- Associated Press - Thursday, April 3, 2014

MONTGOMERY, Ala. (AP) - Dozens of bills died when the Alabama Legislature ended its 2014 session Thursday, including one to rewrite Alabama’s open meetings law and another the state prison system said was needed to resume executions in Alabama.

The House and Senate quit about 7:30 p.m., which was about four hours earlier than normal for the last night of a legislative session. Senate President Pro Tem Del Marsh, R-Anniston, said he moved to adjourn early to keep the governor from sending back the state education budget with the addition of amendment for a 2 percent pay raise for education employees.

Bills that died on the last day included:

OPEN MEETINGS: The bill would have prohibited members of city councils, county commissions and other government board members from meeting in a series of small groups to decide an issue before having a meeting of the whole board. The bill also would have made it easier for citizens to sue government boards over secret meetings. The bill passed in the House Thursday, but died in the Senate without coming to a vote. “It was very disappointing we didn’t take it up,” said Republican Sen. Cam Ward of Alabaster, a sponsor of the legislation.

LETHAL INJECTION: The state Department of Corrections was pushing a bill to keep private the names of companies that supply drugs for use in lethal injections. The department is out of one of the drugs and says companies don’t want to supply them out of concern for public pressure. The Senate made several attempts to pass the bill, which had already cleared the House. But it failed due to opposition from death penalty opponents and from senators who were opposed to total secrecy. Proponents said it means Alabama probably won’t have any executions during the next year. “I’m upset about the death penalty bill,” Marsh said.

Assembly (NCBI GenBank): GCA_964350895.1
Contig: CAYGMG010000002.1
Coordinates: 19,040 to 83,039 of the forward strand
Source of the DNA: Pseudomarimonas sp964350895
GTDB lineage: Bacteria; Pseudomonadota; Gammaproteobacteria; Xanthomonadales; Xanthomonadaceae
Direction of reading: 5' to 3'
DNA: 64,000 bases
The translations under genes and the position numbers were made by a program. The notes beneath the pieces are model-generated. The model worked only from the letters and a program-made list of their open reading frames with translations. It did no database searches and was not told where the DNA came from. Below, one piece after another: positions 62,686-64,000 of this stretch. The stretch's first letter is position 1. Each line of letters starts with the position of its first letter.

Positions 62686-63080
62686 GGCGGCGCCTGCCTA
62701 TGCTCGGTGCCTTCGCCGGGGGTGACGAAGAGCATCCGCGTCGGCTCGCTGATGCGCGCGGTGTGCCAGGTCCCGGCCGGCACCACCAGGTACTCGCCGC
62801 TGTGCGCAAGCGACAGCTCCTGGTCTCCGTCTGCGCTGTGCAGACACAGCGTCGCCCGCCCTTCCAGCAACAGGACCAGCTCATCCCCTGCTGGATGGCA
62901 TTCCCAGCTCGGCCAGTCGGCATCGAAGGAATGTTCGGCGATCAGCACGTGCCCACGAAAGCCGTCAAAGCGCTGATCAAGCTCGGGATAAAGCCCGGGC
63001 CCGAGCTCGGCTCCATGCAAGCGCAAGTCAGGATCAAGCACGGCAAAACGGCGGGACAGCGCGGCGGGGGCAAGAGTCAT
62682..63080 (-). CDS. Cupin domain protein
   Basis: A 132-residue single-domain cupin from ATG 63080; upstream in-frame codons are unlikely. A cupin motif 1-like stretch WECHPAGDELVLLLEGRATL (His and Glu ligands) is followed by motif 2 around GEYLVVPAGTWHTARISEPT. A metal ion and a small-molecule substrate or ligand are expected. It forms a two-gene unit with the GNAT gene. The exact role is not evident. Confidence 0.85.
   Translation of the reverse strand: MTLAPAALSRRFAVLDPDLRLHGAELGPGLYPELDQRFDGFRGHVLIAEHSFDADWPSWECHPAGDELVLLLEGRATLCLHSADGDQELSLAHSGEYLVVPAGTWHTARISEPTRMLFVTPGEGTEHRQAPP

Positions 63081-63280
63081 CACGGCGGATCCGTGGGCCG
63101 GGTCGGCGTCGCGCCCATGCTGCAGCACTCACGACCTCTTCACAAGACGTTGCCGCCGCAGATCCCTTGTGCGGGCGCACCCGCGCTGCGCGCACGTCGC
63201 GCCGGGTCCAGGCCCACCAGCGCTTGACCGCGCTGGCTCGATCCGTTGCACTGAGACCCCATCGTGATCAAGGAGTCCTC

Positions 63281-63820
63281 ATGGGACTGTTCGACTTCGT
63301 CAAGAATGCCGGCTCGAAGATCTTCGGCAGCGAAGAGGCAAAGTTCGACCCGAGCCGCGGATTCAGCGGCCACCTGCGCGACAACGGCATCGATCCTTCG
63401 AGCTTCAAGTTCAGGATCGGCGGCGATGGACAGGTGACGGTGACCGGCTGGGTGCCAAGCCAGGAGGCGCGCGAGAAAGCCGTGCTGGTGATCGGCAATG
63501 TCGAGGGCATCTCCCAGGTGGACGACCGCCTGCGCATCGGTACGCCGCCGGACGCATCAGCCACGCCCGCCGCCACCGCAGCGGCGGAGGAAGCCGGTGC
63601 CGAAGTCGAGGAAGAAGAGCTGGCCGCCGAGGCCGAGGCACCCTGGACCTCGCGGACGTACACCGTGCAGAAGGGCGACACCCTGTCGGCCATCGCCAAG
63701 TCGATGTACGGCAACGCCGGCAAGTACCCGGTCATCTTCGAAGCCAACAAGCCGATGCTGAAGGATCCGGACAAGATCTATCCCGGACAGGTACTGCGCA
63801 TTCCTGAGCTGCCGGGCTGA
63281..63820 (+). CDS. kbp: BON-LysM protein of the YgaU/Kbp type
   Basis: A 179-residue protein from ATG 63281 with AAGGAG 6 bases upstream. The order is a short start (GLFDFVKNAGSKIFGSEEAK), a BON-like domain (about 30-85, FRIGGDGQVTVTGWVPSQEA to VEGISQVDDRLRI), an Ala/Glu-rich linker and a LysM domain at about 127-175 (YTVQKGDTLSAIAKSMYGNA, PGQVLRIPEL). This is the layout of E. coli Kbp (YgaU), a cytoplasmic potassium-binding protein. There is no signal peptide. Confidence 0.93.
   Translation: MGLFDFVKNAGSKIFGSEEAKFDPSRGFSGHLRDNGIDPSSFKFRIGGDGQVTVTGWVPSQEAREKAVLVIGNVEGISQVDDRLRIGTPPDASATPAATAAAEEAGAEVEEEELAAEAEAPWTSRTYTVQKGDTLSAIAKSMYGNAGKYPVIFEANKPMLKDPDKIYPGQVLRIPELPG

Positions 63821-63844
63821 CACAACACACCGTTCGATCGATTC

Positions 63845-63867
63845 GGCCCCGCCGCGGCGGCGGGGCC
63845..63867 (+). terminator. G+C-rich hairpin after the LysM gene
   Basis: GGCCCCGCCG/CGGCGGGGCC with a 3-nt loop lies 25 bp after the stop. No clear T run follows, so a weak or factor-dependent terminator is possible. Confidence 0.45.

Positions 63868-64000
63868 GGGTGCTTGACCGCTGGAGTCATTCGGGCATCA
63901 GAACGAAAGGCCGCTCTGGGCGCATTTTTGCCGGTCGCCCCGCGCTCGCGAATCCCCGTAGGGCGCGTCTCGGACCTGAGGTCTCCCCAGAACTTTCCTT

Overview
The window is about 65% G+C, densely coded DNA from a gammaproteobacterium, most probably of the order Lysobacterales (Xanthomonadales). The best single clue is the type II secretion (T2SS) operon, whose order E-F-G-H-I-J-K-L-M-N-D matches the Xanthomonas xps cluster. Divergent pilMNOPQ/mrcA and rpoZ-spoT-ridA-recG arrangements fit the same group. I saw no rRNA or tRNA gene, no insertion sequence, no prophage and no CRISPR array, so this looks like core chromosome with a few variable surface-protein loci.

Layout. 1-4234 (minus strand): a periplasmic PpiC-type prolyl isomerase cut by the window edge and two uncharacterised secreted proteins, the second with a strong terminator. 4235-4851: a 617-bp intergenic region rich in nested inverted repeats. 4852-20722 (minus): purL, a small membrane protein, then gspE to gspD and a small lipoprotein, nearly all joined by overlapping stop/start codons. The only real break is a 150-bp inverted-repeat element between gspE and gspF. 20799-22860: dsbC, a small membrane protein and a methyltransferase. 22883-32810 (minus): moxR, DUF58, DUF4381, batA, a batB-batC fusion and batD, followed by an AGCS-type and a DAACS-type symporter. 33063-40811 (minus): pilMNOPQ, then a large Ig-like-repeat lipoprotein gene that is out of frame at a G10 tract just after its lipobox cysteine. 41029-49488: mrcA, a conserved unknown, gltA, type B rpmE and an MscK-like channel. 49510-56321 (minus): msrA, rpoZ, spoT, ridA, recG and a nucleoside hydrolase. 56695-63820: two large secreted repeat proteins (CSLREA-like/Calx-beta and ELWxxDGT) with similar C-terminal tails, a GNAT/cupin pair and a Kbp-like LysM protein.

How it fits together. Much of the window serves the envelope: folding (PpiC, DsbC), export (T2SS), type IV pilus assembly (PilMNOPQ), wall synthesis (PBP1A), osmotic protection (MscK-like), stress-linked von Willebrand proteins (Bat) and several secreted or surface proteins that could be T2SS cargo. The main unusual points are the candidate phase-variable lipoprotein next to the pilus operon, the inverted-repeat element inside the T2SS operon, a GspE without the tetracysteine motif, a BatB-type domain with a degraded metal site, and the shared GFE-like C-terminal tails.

PAYDAY LOANS: A bill to create a database to track payday loans passed in the House but died in the Senate when some members sought changes. The bill would have permitted the state Banking Department to set up a database where all payday lenders would have had to report their short-term loans, and the department would have used it to enforce a state law limiting someone to having no more than $500 in payday loans at one time. Many payday lenders opposed the bill. The bill stalled after Republican Sen. Shadrack McGill of Woodville proposed raising the loan limit to $1,000.

SPAY-NEUTER CLINICS: The House passed a bill designed to protect Alabama’s low-cost spay-neuter clinics from being forced to close due to concerns they violate state veterinarian laws, but the Senate took it off its work agenda Thursday after Republican Sen. Paul Bussman of Cullman threatened a filibuster.

FETAL HEARTBEAT: The Senate did not take up a House-passed bill that would have banned abortions when a fetal heartbeat can be detected, which can occur at six or seven weeks into a pregnancy. Senate leaders said they wanted to wait until court cases on similar laws in Arkansas and North Dakota are decided. “I’m very, very disappointed that they didn’t have the fortitude to do that,” the bill’s sponsor, Republican Rep. Mary Sue McClurkin of Indian Springs said.

LEGISLATIVE REORGANIZATION: A bill to reorganize the Legislature’s administrative functions died for the second year. A compromise version of the bill passed the House on the last day of the session, but never came up for a vote in the Senate.



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